The vast majority of keta salmon are net-caught as they approach streams and near the end of their lives. And for that, they are sometimes maligned because they have an off flavor and are eventually sold in lower-end markets. All wild salmon start to go through morphological changes as they approach the streams where they will eventually spawn, and these morphological changes can produce unpleasant flavors.
In contrast, these wild keta salmon are caught on hook and line and, by definition, these salmon are actively feeding, and therefore at the peak of their quality. Being line-caught, they are also well taken care of on the boat by the fishermen rather than sitting for long periods of time in big nets. The difference in being line-caught cannot be underestimated. Line-caught wild keta salmon is exceedingly rare, making up less than one percent of keta salmon harvested. These are special fish!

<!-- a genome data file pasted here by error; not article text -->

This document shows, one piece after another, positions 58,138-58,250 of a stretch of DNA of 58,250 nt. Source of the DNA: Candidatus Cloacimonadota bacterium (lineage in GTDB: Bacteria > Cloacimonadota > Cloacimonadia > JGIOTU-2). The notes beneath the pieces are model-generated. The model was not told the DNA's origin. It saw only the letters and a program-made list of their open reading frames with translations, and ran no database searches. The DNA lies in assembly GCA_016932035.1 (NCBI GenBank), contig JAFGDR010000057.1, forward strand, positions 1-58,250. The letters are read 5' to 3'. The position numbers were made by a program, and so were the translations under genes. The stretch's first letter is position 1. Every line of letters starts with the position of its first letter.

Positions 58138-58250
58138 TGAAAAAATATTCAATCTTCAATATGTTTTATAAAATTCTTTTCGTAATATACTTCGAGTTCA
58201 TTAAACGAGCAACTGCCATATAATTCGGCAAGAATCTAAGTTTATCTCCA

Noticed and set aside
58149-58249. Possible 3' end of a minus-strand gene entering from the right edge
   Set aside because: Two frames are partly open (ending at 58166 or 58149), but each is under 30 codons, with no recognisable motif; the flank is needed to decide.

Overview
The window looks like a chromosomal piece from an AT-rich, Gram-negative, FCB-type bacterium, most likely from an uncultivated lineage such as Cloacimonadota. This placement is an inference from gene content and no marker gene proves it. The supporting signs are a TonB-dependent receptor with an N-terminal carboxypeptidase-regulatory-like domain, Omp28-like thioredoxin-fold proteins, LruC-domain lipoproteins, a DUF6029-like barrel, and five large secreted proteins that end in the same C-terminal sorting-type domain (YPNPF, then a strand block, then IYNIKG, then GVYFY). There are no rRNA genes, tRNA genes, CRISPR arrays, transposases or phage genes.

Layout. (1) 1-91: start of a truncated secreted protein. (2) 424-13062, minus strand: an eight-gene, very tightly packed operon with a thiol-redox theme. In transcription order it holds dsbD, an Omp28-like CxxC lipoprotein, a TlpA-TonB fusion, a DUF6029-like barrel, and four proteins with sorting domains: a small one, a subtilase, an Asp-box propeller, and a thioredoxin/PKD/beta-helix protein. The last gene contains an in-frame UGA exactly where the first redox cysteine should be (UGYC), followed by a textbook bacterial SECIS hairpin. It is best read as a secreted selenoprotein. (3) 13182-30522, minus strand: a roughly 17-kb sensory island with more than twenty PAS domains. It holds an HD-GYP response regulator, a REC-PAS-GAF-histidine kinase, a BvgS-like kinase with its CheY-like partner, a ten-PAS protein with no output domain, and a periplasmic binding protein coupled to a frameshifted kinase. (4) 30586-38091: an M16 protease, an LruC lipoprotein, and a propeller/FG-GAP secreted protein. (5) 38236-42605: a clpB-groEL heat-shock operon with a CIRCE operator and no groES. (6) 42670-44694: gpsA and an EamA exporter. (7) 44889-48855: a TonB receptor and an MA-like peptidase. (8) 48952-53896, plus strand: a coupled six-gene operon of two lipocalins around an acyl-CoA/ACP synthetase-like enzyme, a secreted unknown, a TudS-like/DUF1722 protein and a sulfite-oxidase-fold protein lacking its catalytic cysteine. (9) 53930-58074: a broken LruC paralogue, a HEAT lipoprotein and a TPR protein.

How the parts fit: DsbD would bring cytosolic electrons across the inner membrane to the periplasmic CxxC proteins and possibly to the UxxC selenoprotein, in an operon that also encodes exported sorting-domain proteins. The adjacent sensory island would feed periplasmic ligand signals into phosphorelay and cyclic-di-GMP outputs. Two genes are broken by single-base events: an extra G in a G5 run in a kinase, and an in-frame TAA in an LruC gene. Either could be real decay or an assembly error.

These keta salmon portions are a more economic way of getting wild salmon into your diet than our line-caught king salmon and coho salmon. All of these salmon are really nutritious, heart-healthy proteins, and the keta is a way to get wild salmon in your diet without quite the spend of a king salmon, for example. The mild flavor of keta salmon makes it suitable for pairing with flavorful sauces. Other potential recipes include making a variation of what Alaskans call “Halibut Olympia” or “Halibut Caddy Ganty,” not with halibut but the mild keta salmon.
These boneless, skin-on 6-ounce keta salmon portions are perfect for feeding the family.